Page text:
Virginia Attorney General Ken Cuccinelli is pushing back against Democrats’ complaints that he is wasting the Commonwealth’s money in suing to declare ObamaCare unconstitutional. Well, aside from the obligation of all elected officials to defend the Constitution, it seems it’s as smart a use of public funds as one could possibly find. In a news release, the AG explains:
The court filing fee for the case of Commonwealth v. Kathleen Sebelius in the United States District Court for the Eastern District of Virginia was $350. There has been no additional cost above this amount, as the litigation is being handled entirely by the attorney general’s staff. The office also does not expect much outside cost, as outside counsel has not been retained.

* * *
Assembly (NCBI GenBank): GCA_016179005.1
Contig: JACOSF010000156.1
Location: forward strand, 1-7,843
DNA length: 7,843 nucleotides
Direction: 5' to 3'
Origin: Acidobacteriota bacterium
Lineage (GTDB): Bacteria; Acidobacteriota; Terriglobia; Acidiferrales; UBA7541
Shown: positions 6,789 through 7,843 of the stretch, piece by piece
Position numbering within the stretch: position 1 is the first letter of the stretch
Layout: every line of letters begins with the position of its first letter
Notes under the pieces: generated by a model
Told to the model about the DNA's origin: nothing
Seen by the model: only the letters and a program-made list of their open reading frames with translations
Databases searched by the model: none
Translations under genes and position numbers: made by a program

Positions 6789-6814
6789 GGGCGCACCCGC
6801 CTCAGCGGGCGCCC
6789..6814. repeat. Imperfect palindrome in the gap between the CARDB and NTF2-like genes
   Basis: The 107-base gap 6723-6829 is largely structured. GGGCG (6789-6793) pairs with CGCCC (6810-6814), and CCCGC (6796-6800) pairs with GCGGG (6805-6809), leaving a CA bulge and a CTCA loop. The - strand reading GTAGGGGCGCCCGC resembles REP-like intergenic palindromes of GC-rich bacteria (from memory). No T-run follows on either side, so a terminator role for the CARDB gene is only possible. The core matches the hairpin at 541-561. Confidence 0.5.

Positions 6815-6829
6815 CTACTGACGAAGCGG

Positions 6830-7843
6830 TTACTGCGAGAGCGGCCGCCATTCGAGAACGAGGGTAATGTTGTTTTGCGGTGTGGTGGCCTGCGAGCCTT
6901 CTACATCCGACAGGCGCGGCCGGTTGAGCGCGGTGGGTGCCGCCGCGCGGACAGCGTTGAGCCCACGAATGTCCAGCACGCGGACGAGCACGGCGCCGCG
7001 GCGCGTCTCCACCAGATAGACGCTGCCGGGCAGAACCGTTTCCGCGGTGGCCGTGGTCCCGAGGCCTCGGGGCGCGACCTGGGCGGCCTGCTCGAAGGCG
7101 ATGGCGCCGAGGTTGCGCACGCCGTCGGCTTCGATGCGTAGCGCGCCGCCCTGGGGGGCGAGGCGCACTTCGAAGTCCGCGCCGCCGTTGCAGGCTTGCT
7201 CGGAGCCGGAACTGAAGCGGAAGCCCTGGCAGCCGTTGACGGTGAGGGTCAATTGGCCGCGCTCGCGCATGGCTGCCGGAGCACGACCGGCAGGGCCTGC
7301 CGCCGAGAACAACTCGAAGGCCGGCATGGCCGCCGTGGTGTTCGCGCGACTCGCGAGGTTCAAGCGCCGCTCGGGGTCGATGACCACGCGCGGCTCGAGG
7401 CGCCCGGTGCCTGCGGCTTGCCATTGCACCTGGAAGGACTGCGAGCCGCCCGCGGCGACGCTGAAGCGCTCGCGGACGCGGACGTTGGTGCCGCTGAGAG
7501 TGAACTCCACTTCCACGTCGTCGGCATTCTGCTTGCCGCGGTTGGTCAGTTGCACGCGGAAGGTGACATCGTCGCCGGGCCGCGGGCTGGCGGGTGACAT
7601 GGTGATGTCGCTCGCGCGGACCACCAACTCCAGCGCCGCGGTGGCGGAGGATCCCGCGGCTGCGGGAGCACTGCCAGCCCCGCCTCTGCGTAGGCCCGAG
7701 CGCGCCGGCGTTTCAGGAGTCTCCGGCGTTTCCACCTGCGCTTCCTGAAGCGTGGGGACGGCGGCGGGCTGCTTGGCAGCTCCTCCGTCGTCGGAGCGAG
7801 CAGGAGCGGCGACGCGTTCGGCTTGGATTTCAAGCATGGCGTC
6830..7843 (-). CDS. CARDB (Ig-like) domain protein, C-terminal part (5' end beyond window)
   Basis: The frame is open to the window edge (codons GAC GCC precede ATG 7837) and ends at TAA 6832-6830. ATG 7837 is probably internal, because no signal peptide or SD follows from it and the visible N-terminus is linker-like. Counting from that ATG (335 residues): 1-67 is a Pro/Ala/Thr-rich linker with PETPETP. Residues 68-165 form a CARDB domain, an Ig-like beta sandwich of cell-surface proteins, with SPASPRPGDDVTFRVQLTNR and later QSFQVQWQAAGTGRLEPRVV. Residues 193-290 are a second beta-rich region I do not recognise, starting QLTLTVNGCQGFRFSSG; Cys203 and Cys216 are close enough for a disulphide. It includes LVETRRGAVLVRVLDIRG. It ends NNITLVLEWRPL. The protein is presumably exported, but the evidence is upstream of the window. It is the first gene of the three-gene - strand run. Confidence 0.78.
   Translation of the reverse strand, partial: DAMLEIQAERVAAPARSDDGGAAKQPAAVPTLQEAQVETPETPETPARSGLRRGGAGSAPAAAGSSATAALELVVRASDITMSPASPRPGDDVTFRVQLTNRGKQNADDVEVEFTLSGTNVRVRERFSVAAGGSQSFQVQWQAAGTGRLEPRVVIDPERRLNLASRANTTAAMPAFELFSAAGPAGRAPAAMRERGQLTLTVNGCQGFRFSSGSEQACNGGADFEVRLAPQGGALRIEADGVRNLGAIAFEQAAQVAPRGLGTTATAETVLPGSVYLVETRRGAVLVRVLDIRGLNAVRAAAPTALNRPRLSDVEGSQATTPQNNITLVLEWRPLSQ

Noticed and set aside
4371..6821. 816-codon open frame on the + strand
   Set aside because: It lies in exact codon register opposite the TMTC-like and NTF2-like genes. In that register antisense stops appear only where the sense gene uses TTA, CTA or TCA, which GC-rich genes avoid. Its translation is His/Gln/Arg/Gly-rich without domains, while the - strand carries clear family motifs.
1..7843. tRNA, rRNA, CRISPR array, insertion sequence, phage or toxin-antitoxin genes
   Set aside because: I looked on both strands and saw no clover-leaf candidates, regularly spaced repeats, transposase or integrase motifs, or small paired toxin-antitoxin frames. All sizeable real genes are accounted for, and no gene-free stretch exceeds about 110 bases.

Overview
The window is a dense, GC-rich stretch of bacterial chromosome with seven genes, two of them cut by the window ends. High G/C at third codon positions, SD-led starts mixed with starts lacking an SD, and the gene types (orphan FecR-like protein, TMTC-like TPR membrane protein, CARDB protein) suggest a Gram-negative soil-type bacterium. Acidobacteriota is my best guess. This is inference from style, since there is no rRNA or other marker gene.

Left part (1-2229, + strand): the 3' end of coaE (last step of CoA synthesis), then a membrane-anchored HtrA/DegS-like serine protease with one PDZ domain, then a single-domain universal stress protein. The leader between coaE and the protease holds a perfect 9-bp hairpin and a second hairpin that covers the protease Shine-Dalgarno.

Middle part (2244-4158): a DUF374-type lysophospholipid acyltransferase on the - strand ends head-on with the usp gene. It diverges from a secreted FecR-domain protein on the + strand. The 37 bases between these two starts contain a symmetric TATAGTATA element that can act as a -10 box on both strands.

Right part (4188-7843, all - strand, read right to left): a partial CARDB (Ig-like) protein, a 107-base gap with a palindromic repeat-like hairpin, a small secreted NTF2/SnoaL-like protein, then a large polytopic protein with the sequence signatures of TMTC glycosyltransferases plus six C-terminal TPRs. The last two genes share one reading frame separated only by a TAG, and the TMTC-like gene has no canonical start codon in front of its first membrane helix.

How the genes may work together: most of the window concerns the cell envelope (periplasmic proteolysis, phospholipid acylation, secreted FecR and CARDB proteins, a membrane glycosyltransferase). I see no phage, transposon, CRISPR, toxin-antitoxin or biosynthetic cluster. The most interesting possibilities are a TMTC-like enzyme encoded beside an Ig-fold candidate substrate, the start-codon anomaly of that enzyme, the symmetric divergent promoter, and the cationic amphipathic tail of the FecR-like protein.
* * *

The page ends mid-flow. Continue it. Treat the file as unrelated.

Additionally, since the case is centered around a purely legal constitutional argument, the office anticipates no material costs for things such as discovery, witnesses, etc.
If the suit is successful, the savings to the Commonwealth of Virginia alone is estimated by the governor’s office to be about $1.1 billion from 2015-2022. This is because if the health care reform act remains law, Virginia would realize an additional $1.1 billion in costs for the new Medicaid requirements called for in the act. This savings figure does not take in to account the tax and fee savings to individuals and businesses if the federal law is struck down as unconstitutional.
That is $1.1 billion for a middle-sized state. If you think the fiscal impact of ObamaCare and the hue and cry resulting from the gush of red ink it will send spewing forth will be limited to the federal government, think again. All 50 states and their elected officials will be coping with this — or trying to figure out how to rip it out before it wrecks not only the federal budget but state and local ones as well.